Imagine giving kids $10,000 and telling them to go help heal the world and spread the word about Unitarian Universalism.
That’s what has been happening at the UU Church of Reading, Mass. (292 members). A year ago, an anonymous donor made a gift of $10,000 for the purpose of involving the kids and teens in social justice work and helping them experience the joy of sharing money and time. And thus, the Helping Hands Outreach Fund was born.
Each year, the children in the church’s Faith Development program select five area organizations that are aligned with UU values of social justice. During a “Principles in Action” Faith Development quarter, the older children and youth educate the younger ones about the work of these nonprofits. Then, led by the Senior High Youth Group, the kids vote for the one they most want to partner with for the year. The kids then present the selected organization with a check for $7,600 and enter into a close partnership with the group for the year. The other four groups receive a gift of $600 each.
For the first year of the program, the kids selected an organization that served individuals with developmental disabilities. “This has been very engaging for the whole congregation,” says Lorraine Dennis, past president of the congregation. “We don’t just give money, we work hand in hand, together. The clients played music at a Sunday service, we had a lunch workshop about the group, we collected clothing for their prom, our teens attended their dances, and people volunteered in other ways. Most importantly, we sponsored and staffed a training program for Special Olympics, with our church kids and the group’s youngest kids working together on various physical and sports skills. ”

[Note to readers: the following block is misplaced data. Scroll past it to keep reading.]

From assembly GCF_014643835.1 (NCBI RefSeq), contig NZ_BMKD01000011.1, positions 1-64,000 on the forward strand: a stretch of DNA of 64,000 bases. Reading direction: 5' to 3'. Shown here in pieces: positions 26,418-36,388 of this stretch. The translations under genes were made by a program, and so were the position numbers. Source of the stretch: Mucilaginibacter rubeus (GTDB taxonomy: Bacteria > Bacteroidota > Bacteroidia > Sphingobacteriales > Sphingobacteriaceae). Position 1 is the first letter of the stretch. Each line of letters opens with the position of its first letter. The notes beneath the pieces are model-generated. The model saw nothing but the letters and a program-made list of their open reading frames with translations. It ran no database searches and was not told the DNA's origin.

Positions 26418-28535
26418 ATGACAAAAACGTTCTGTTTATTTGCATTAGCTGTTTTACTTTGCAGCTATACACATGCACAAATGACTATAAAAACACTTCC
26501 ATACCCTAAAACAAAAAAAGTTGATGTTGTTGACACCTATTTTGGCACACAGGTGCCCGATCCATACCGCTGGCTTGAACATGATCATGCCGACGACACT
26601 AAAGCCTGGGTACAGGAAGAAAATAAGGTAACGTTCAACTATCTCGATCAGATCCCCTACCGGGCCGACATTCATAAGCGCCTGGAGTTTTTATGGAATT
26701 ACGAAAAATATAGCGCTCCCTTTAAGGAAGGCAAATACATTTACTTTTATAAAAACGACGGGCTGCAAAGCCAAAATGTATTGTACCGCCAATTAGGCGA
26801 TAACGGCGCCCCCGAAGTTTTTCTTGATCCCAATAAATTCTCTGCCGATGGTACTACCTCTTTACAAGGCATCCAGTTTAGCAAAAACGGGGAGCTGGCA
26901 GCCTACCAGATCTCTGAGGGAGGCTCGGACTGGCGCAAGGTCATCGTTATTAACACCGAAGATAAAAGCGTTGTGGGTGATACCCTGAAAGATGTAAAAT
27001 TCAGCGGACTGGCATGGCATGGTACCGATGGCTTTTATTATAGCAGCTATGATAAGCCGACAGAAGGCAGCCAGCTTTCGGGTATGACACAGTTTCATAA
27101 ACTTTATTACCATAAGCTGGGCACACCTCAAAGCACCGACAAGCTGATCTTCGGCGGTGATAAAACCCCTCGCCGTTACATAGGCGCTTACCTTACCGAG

For the second year of the program, which kicked off in September, the kids are partnering with an environmental action group that is working to preserve an area river.
The Rev. Tim Kutzmark, minister of the church, reports that they will be sponsoring hikes, canoe trips, a community garden, displays at the town soccer field, and educational forums for the surrounding communities on water and green issues. “And because we’re out in the community working,” he says, “people learn about UUism and the things we stand for!”